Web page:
Farmers record 121 species across 950,000 acres during Big Farmland Bird Count

Fieldfare on the ground_51115

The nationwide Big Farmland Bird Count led by the Game & Wildlife Conservation Trust in February recorded 25 red-listed species, including fieldfares, redwings and yellowhammers.

A record-breaking number of farmers took part this year. The results show more than 1,000 farmers recorded 121 species across 950,000 acres.

A total of 25 red-listed species were recorded, five of which (fieldfares, starlings, house sparrows, song thrushes and yellowhammers) appeared among the 25 most commonly seen species. The most plentiful of these were fieldfares and starlings, which were seen on nearly 40% of the farms taking part.

The five most abundant birds spotted during the count were starlings, woodpigeons, fieldfares, rooks and chaffinches. A total of 99,712 of these were found, making up nearly 50% of the total number of birds recorded – a pattern similar in previous counts.

Farmers from every county in England took part and there were also responses from Northern Ireland, Scotland and Wales, as well as 32 farmers from Austria.



Big Farmland Bird Count organiser Jim Egan said: “To have over 1,000 farmers take part this year, and 2,500 different farmers involved since the count began in 2014, is fantastic," he said. “We can also see from the data collated that 50% of farmers have been helping farmland birds in the recent cold snap.

"This is critical in getting farmland birds, particularly those on the red list, through the winter so they are fit and healthy to breed in the spring. Our research at the Allerton Project clearly demonstrates the benefits of winter feeding. It’s great to know that many farmers will also now be providing insect-rich habitat to help provide for breeding birds through the spring and summer months.”

NFU President Minette Batters said: “The event highlights how farmers balance food production and the excellent conservation work being undertaken on farms across the country. Over the past four decades, farmers have carried out a huge amount of work to encourage wildlife and are responsible for protecting, maintaining and enhancing 70% of the nation’s iconic countryside.”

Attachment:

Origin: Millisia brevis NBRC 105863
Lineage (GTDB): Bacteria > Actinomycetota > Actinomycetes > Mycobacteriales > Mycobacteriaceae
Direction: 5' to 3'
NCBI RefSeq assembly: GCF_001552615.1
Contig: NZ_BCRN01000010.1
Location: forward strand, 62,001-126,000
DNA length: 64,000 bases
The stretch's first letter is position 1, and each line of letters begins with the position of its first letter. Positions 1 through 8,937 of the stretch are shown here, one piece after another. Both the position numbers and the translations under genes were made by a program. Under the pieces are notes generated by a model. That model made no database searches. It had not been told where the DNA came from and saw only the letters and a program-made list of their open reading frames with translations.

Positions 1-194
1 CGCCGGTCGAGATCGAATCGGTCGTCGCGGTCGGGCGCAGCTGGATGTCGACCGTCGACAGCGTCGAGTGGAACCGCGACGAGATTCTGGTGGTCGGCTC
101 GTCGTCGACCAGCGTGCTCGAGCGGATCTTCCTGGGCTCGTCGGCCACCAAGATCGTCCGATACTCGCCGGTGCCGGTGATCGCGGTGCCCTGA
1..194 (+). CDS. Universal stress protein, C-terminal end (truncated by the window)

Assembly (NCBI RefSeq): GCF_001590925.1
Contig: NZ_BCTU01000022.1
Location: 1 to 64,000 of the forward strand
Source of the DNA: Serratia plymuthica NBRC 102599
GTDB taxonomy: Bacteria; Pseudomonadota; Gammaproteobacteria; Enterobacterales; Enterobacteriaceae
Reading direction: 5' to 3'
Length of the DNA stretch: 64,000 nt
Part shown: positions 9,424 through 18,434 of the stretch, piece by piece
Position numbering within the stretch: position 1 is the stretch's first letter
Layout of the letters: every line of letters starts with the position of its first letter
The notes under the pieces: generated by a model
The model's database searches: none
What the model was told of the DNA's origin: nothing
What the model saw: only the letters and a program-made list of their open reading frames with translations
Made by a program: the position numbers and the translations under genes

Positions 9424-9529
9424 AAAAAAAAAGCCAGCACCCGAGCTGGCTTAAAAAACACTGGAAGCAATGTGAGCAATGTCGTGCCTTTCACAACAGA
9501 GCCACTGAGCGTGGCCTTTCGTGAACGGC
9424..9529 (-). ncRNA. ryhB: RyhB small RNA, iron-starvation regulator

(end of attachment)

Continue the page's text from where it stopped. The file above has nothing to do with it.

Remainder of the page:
Chaffinch sat in a tree_51105


The survey areas included important environmental features such as hedges, woodland ponds, grass margins, ditches and trees. Most survey sites were next to winter cereals, grassland or overwintered stubbles.

Mike Green, environmental and stewardship manager at BASF, the main sponsor of the BFBC, said: “The Big Farmland Bird Count 2018 has once again shown the interest, skill and passion of farmers to record the bird biodiversity they support on their farmland, with some in their fifth year of taking part, so very well done to them. This year’s data confirms, again, that a wide variety of bird species, including some red-listers, are using the full range of habitats available on farm, and great to see some of those that use gardens being recorded on farms too.”

CLA vice president Mark Tufnell said: “It is really encouraging that a record number of people took part in this year’s count, with more than half being in some form of agri-environment scheme. This demonstrates farmers’ ongoing commitment to the environment and shows their interest in farmland birds. I was very pleased to hear of the sheer variety of birds seen, including a total of 25 red list species.”

House sparrow on the fence_51142

House sparrow

The Big Farmland Bird Count was launched in 2014 to highlight the positive work done by farmers and gamekeepers in helping to reverse the decline in farmland bird numbers.

The count provides a means of recording the effect of conservation work currently being instigated by farmers and gamekeepers on their land.

It is delivered in partnership with FWAG Association and LEAF with support from the NFU, CLA and Kings.